Campaigners have warned MPs that without serious amendment, the EU (Withdrawal) Bill - which returns to Committee Stage on the 4th and 6th December - threatens to further centralise power in Westminster and undermine hard-won devolution settlements.
The Withdrawal Bill, also known as the Repeal Bill, returns to Parliament for debates on Clauses 10 and 11, which concern devolution and the Good Friday Agreement. Unlock Democracy, the UK’s leading campaign for constitutional and democratic reform, has raised concerns that the powers in the bill undermine hard-won and unique devolution settlements, which were decided in referendums.
Both clauses have provoked strong reactions from the Welsh and Scottish First Ministers, who have called the bill a “naked power grab” . Clause 10 gives sweeping delegated powers to ministers in Westminster to make changes to the various referendum-approved devolution acts, in order to deal with deficiencies arising from withdrawal, comply with international obligations and implement the withdrawal agreement.
Clause 11 amends the respective devolution acts to restrict existing competences so that all powers from Brussels will flow directly to Westminster. While the government has attempted to provide assurances this is only a temporary measure, the lack of a sunset clause on this provision has raised concerns.
If the bill is not amended, ministers in Westminster will have sweeping powers to rewrite key devolution acts with the devolved administrations having no statutory right to challenge. This would mark a significant step away from the existing reserved powers model, to a conferred powers model, with power being centralised in Westminster.
Alexandra Runswick, Director of Unlock Democracy, commented:
“Without a codified constitution that clearly defines the rights of the devolved nations and regions, and protects these rights from interference from central government, devolution will remain the gift of Westminster. This is exactly the case in the EU (Withdrawal) Bill: UK ministers are gladly handing themselves the power to rewrite devolution Acts that were approved by referendums.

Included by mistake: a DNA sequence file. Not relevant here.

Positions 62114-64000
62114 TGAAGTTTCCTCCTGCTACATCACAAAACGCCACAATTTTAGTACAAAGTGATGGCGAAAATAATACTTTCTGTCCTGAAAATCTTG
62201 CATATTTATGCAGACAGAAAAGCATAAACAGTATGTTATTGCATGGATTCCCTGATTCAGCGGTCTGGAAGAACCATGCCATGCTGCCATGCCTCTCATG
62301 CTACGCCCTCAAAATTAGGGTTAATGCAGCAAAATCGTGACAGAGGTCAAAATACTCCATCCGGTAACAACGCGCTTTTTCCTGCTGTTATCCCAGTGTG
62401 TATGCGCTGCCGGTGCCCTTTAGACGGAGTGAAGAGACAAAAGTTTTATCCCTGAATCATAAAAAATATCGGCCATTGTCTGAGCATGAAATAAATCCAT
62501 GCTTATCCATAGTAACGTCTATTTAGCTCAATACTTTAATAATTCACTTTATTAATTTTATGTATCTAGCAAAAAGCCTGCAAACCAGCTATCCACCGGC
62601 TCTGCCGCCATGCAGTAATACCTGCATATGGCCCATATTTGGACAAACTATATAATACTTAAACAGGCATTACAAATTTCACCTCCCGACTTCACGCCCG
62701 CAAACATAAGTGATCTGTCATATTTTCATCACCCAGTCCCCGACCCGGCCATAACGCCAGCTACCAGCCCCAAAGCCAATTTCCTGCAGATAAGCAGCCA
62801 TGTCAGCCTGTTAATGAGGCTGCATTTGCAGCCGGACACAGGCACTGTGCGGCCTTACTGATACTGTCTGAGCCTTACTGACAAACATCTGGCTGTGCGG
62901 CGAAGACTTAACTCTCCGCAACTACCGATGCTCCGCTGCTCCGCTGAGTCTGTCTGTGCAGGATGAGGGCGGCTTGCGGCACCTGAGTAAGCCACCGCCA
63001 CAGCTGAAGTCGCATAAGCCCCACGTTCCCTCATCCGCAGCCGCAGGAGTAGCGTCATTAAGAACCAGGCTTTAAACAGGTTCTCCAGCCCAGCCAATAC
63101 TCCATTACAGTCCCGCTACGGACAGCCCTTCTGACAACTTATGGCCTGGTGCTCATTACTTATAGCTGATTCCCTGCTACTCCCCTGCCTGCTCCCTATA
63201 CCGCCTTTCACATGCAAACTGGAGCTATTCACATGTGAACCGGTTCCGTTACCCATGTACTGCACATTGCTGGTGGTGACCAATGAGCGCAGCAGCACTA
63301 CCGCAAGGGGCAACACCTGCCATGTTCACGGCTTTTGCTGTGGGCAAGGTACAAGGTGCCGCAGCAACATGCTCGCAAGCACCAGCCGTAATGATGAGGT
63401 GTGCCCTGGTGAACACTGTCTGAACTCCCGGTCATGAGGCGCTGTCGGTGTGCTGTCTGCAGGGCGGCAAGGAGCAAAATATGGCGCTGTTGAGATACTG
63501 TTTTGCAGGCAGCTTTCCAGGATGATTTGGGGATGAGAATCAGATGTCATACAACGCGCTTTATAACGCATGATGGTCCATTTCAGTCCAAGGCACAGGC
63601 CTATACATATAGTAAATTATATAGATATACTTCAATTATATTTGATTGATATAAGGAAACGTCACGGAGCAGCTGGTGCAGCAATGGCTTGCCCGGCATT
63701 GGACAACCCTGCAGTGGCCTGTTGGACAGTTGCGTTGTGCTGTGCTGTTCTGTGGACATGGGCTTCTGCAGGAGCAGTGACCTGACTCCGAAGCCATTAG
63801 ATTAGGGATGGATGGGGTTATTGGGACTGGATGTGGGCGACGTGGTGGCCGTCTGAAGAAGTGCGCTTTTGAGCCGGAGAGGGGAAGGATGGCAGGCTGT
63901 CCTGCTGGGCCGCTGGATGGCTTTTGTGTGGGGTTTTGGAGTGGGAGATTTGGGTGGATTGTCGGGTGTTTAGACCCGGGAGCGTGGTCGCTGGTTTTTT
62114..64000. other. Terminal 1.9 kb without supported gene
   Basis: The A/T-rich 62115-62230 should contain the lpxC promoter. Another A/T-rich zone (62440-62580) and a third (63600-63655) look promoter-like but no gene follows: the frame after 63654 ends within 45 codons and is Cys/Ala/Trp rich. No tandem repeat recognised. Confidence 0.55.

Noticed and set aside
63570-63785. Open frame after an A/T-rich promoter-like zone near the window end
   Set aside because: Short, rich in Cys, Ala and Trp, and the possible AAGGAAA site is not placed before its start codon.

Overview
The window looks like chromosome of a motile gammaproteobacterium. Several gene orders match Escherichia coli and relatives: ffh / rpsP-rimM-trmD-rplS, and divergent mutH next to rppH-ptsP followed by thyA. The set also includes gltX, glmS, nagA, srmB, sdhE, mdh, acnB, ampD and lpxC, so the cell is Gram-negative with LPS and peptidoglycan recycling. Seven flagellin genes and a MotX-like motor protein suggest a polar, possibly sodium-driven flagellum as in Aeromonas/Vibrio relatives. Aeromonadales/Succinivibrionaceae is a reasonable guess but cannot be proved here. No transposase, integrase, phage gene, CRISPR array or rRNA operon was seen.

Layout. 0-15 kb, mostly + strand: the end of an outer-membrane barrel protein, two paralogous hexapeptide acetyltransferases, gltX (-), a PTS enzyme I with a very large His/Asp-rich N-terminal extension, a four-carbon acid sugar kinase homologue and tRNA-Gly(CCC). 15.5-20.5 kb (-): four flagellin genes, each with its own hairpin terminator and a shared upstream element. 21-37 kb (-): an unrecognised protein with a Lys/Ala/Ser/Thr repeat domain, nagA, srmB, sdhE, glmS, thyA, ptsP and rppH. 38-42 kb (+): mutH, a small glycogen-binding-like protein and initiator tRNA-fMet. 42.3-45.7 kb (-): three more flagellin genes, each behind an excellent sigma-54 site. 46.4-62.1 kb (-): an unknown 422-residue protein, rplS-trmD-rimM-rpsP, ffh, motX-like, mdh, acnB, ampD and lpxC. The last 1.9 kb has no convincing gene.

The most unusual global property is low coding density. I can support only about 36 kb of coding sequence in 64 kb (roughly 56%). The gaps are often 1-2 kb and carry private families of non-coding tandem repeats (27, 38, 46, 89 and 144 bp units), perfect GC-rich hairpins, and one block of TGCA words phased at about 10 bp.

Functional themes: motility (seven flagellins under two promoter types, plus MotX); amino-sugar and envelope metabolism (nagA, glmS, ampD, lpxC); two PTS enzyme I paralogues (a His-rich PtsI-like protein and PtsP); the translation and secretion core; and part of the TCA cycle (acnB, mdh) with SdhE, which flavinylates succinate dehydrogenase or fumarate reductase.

“If taking back control is to mean anything, it has to involve a respect for the existing culture of devolution in the UK. ‘Taking back control’ shouldn’t mean more control for Westminster, and less for the devolved administrations.
“Divides over Brexit have not yet healed, and tensions are bearing out differently across the nations and regions of the UK. The UK government must therefore take a more inclusive and collaborative approach, which means involving the devolved administrations meaningfully in the process.”
The government’s approach on devolution has come under criticism by influential and respected committees in both the House of Commons and the House of Lords. The Exiting the EU Committee called on the government to “improve engagement with the devolved administrations to resolve this deadlock”. The European Union Committee called Brexit “a major constitutional change for the United Kingdom” and warned that “any attempt to use Brexit to make a power grab, either to ‘re-reserve’ powers previously devolved, or to claim more devolved powers, could compound such instability.”
Notes to Editors
 Stone, J. Theresa May in 'naked power grab' over Brexit Repeal Bill, Scotland and Wales first ministers say, The Independent, 13/07/2017
 The House of Commons Exiting the European Union Committee, European Union (Withdrawal) Bill (1st Report of Session 2017–19) p.5
 The House of Lords European Union Committee, Brexit: devolution (4th Report of Session 2017–19) p.6
About Unlock Democracy
Unlock Democracy is a cross-party campaign for democratic and constitutional reform. The campaign is Brexit neutral, and took no position on the EU membership referendum. Unlock Democracy is owned and run by it’s supporters, and information about its funding as well as its campaigns are available online: www.unlockdemocracy.org
Unlock Democracy has produced a briefing on days 4 and 5 of Committee Stage for the EU (Withdrawal) Bill.
In June 2017 Unlock Democracy published the report, ‘A Democratic Brexit: Avoiding Constitutional Crisis in Brexit Britain’ which provides more details on proposals for reforming the way are negotiated and ratified in the UK.
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